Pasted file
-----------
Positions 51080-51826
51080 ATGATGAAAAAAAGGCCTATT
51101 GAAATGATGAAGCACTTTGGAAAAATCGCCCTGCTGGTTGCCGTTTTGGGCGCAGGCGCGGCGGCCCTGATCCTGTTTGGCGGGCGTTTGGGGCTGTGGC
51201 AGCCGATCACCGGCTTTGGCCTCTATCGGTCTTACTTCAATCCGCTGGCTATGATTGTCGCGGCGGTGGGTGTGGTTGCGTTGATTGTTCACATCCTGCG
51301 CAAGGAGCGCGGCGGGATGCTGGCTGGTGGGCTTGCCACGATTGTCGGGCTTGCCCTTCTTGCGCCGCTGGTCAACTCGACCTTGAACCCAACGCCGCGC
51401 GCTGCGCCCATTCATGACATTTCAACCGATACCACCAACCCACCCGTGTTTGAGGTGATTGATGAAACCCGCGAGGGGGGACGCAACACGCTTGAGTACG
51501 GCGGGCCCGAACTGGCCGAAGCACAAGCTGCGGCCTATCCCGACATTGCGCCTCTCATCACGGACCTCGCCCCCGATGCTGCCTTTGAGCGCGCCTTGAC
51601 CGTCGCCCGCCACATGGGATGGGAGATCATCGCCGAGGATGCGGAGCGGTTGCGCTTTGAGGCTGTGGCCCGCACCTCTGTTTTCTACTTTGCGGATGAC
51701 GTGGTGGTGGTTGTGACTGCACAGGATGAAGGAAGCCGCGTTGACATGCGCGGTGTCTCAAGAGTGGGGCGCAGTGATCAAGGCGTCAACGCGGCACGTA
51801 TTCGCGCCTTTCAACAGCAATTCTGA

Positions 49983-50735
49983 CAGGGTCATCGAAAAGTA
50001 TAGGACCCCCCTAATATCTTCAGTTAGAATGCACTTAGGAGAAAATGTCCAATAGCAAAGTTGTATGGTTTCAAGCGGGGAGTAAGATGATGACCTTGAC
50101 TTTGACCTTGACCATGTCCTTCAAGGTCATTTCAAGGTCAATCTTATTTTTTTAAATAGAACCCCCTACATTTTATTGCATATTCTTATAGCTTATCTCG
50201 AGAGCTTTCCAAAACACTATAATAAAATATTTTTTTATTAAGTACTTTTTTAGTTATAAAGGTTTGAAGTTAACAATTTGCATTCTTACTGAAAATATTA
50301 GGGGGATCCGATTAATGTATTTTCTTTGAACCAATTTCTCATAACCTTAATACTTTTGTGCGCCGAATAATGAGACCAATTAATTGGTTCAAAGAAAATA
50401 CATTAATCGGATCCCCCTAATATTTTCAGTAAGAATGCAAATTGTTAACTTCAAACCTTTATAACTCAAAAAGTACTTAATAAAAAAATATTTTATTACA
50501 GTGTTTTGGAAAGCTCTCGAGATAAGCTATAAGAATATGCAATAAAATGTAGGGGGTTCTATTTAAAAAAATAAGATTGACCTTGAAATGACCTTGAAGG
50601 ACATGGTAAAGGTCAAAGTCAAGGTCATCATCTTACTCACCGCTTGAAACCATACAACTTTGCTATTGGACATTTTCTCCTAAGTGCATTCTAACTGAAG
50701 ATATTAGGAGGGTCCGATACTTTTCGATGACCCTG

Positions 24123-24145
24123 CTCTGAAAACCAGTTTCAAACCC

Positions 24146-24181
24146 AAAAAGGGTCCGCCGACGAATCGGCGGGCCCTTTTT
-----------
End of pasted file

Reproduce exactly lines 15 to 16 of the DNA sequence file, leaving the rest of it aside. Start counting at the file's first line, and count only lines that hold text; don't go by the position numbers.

50201 AGAGCTTTCCAAAACACTATAATAAAATATTTTTTTATTAAGTACTTTTTTAGTTATAAAGGTTTGAAGTTAACAATTTGCATTCTTACTGAAAATATTA
50301 GGGGGATCCGATTAATGTATTTTCTTTGAACCAATTTCTCATAACCTTAATACTTTTGTGCGCCGAATAATGAGACCAATTAATTGGTTCAAAGAAAATA